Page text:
No Channel Changing
Two essential characteristics of the turning cell, namely fast change-over from one job to the next and the ability to run unattended for long periods, could not have been realized without the lathes’ new 6-foot magazine bar feeders. “Typically, a bar feeder’s guide channel must be changed when the next job involves a significant change in bar diameters,” Mr. Olson explains. “The Prodigy helps us hold down change-over times because we don’t have to change the channels in the bar feeders. One was fitted with a guide channel capable of running bars from ½- to 1 ¼-inch diameter; the other [was fitted] with a guide channel to accommodate bars from 1 ¼ to 2 inches in diameter.
“We still must change the collet,” Mr. Olson continues. “Originally, setting up the bar feeder’s pusher to run a different bar diameter required unthreading the collet and removing some washers, a task that took several minutes. However, about the time that we bought the bar feeders, IEMCA introduced a quick-change system in which the collet is secured with a spring-loaded cross pin. Now, instead of having to use a wrench to remove the collet, you simply remove the pin, lift off the existing collet, insert the new collet and replace the cross pin. We have yet to perform time studies on the quick-change collet system, but we’re confident that it will reduce setup time by 3 to 5 minutes.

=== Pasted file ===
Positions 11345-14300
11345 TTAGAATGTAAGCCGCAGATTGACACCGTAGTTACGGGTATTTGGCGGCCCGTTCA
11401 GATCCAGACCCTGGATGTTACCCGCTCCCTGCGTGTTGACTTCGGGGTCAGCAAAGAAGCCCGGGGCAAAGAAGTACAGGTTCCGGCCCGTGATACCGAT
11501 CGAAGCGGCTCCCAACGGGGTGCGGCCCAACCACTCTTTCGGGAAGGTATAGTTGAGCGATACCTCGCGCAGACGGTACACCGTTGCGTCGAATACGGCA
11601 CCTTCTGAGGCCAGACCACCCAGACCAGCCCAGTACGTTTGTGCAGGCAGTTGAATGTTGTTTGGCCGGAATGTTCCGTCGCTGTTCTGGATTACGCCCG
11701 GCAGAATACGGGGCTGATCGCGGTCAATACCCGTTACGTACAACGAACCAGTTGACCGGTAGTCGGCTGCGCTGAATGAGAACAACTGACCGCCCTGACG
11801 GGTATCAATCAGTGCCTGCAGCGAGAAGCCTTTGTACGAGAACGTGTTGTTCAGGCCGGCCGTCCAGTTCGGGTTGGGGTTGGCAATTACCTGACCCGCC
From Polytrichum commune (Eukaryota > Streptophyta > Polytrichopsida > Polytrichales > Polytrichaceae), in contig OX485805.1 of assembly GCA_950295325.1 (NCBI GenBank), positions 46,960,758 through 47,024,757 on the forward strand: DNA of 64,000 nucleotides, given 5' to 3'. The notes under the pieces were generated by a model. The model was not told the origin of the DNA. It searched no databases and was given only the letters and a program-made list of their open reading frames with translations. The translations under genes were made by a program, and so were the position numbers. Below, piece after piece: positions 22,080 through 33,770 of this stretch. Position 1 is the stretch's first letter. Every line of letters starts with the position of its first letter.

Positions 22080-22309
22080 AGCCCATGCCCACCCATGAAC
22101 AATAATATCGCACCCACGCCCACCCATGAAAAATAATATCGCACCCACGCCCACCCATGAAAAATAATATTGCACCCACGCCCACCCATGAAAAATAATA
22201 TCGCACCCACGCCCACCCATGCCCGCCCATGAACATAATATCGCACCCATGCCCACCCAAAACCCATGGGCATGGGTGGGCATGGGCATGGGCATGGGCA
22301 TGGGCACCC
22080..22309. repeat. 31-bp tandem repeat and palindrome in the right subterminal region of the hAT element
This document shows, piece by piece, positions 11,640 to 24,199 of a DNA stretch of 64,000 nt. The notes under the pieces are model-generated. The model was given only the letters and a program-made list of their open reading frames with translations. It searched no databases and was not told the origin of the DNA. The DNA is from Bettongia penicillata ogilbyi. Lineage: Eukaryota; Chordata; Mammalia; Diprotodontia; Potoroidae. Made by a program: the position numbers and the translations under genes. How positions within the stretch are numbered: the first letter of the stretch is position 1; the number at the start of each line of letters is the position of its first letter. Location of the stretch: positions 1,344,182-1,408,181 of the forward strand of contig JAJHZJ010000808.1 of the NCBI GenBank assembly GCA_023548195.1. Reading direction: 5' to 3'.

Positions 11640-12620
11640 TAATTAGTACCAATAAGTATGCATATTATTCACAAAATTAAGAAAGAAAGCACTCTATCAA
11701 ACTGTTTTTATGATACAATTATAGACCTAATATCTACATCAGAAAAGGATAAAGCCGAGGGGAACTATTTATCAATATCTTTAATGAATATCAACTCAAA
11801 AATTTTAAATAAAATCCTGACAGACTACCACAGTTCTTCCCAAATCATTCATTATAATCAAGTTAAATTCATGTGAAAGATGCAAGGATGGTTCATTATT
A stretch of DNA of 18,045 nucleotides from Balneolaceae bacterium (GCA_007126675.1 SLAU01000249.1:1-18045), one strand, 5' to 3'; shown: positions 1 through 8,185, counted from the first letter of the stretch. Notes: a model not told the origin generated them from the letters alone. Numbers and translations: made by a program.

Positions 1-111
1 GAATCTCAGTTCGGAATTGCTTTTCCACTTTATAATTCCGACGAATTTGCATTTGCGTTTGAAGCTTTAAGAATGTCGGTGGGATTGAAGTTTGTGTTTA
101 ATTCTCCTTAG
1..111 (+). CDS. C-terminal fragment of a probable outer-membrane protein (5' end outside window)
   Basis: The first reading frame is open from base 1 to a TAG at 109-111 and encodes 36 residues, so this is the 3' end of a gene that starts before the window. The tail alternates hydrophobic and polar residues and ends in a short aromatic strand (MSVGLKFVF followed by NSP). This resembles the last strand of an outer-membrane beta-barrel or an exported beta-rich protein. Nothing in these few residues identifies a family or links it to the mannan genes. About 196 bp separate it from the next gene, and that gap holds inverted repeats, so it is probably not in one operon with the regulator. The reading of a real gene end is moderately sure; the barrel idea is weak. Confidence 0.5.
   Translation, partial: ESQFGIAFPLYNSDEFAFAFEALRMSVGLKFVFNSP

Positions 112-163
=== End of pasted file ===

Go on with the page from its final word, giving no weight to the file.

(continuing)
“Also, when we purchased the machines, we purchased an optional sliding track that allows us to retract the bar feeder from the lathe to provide room to work on the machine’s headstock,” Mr. Olson adds. “The sliding track enables our maintenance people to slide the bar feeder away from the lathe for servicing and then reposition it when they’re finished without having to realign the two, which can be a time-consuming task. Our operators use the sliding track to change the quick-change collets, eliminating the need to remove the pusher from the machine.”